We also want to help them develop as leaders. They need to empower and protect their teams and feel accountable, but there’s a lot of gray out here. So, people might think, a lot of things that might happen aren’t in my control, so is it safe for me to make a decision? We have worked really hard to get our colleagues to feel that we know it’s not a black and white world. They have to feel like it’s safe to make a decision, and that we’re going to support them and pivot and learn from the decisions we make.

We also expect leaders to bring their best selves to work. As a two-time cancer survivor, this one is really personal to me, bringing my best self to my personal and professional life every day. Our leadership should celebrate small wins, and not be paralyzed by fear of making a mistake because we all make them. Just make sure you learn from them.

I talk about relentlessly building relationships of trust, respect, and candor.

Another is do the right thing, especially when it’s hard. The second part of that sentence is what really differentiates people. Making decisions that are hard takes leadership, courage, and conviction.

And the final point is the importance of relationships. What differentiates all of us who have been able to get to this level is relationships. So, I talk about relentlessly building relationships of trust, respect, and candor. And build them sideways with your peers, down with your team, and up. Too often people focus on up and they forget the importance of sideways and down.

Reimer: Your company was in the headlines recently about firing employees following an internal investigation into how the company handled sexual harassment complaints. What was the lesson there?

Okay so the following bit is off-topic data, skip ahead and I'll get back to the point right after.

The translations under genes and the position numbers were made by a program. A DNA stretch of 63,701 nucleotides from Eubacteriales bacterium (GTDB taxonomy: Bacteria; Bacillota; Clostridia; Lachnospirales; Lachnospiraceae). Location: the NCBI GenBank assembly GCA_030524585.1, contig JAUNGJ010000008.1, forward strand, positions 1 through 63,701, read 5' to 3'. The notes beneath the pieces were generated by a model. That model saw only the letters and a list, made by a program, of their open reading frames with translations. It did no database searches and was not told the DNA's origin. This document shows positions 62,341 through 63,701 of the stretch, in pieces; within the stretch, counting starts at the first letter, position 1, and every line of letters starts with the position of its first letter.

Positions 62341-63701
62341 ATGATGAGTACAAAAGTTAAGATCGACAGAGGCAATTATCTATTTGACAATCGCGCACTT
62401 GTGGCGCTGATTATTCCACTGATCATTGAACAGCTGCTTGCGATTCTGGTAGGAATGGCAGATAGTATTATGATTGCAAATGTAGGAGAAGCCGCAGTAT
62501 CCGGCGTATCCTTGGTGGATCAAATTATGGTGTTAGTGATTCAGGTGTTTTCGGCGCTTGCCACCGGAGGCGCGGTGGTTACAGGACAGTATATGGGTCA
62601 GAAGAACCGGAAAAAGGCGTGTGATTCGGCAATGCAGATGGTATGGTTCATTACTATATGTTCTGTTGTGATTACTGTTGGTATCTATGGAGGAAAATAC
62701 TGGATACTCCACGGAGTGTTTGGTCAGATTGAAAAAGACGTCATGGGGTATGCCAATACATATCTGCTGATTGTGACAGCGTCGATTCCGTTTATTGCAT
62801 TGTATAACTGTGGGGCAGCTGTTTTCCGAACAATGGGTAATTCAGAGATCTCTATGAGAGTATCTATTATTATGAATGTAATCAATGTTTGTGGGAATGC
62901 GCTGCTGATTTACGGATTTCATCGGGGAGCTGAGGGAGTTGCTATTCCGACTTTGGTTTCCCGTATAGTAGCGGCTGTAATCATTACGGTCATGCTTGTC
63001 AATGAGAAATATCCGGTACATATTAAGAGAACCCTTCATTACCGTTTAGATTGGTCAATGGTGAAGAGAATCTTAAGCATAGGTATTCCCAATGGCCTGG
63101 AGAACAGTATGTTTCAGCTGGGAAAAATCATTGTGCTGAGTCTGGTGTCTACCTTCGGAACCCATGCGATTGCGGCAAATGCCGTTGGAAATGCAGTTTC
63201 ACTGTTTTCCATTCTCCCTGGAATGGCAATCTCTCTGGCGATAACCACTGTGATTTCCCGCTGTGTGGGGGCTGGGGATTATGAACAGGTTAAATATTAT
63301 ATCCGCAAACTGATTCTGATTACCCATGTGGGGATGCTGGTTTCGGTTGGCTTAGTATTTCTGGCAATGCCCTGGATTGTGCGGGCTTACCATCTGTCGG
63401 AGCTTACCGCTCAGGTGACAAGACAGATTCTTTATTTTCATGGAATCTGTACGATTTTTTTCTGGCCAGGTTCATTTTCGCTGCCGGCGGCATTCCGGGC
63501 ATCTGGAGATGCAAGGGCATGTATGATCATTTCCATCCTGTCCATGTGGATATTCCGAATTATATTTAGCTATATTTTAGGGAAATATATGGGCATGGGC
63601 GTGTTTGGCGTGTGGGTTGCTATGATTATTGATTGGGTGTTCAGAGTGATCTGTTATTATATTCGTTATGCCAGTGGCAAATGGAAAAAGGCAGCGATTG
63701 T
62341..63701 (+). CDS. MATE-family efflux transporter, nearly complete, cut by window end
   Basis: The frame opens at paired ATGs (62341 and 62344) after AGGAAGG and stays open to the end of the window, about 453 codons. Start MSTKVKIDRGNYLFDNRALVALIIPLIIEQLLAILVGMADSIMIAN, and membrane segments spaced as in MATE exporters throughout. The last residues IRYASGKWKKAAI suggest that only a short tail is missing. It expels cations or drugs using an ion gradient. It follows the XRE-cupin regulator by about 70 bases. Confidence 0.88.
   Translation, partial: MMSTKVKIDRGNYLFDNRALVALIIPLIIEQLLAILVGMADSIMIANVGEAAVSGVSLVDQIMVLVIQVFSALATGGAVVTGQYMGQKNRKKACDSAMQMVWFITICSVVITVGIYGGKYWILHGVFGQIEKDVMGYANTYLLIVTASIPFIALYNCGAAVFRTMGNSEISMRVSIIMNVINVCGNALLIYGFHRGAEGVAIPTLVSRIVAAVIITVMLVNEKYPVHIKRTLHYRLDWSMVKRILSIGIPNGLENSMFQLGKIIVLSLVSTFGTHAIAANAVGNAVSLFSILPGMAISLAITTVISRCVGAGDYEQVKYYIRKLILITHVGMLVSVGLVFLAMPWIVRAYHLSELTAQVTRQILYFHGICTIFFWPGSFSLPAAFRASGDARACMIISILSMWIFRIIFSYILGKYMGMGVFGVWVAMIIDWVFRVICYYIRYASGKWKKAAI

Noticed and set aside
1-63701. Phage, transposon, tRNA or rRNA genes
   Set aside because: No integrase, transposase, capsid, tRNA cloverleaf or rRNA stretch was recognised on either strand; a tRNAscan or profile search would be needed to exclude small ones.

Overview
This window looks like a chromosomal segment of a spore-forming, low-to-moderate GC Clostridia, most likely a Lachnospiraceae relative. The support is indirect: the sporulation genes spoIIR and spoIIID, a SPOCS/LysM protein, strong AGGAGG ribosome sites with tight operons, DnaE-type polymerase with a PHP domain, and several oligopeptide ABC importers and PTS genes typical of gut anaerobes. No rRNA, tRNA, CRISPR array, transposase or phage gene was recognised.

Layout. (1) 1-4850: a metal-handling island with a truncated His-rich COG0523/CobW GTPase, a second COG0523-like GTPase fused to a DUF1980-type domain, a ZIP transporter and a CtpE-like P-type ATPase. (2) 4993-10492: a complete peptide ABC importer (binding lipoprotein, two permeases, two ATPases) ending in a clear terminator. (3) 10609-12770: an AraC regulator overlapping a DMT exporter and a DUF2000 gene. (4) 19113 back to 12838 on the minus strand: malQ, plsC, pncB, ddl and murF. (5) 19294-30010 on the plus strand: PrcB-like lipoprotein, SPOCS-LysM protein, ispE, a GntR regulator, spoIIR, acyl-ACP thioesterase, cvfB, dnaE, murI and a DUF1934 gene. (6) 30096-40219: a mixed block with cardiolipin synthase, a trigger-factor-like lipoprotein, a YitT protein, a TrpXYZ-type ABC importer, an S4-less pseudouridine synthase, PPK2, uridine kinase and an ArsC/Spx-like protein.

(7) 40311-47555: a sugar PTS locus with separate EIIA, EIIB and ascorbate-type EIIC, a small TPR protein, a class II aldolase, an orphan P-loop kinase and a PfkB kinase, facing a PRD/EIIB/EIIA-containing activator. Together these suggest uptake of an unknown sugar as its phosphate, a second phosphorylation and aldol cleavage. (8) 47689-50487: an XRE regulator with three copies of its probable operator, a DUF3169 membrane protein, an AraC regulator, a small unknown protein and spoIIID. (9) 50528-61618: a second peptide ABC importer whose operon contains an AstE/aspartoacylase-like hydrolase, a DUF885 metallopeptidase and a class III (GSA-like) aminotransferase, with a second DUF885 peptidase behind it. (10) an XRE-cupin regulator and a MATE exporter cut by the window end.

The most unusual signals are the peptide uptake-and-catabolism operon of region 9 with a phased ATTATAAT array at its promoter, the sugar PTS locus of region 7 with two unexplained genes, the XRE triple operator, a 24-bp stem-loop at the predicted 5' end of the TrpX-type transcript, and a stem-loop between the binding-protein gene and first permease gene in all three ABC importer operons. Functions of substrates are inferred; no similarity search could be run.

Havanec: For Karen [Lynch, our CEO], it was critical for her and for our entire leadership team to make it crystal clear that our company doesn’t tolerate harassment or hostile, abusive, or discriminatory behaviors of any kind. And we won’t tolerate inaction from leaders who fail to respond when they become aware of that.

We opened a new Office of Workplace Assistance to oversee new and review existing channels for colleagues and we reinforced that our culture is one of respect, safety, and inclusiveness. What is really important in situations like this is acting really quickly and decisively.

Bryant: When you hire senior leaders, what is the single best question you ask in job interviews?

Havanec: What are the fingerprints that you’ve left on an organization? I define fingerprints as strategic initiatives that you’re proud of and that endure after you’ve left. When people talk about their fingerprints, you learn a lot about how they think, how they innovate, how they lead, and how they measure results.

Their answer to that question can tell me a tremendous amount about how the person thinks about risk aversion, about their ability to operate in the gray, and about how they lead. If I could only ask one question, that would be it.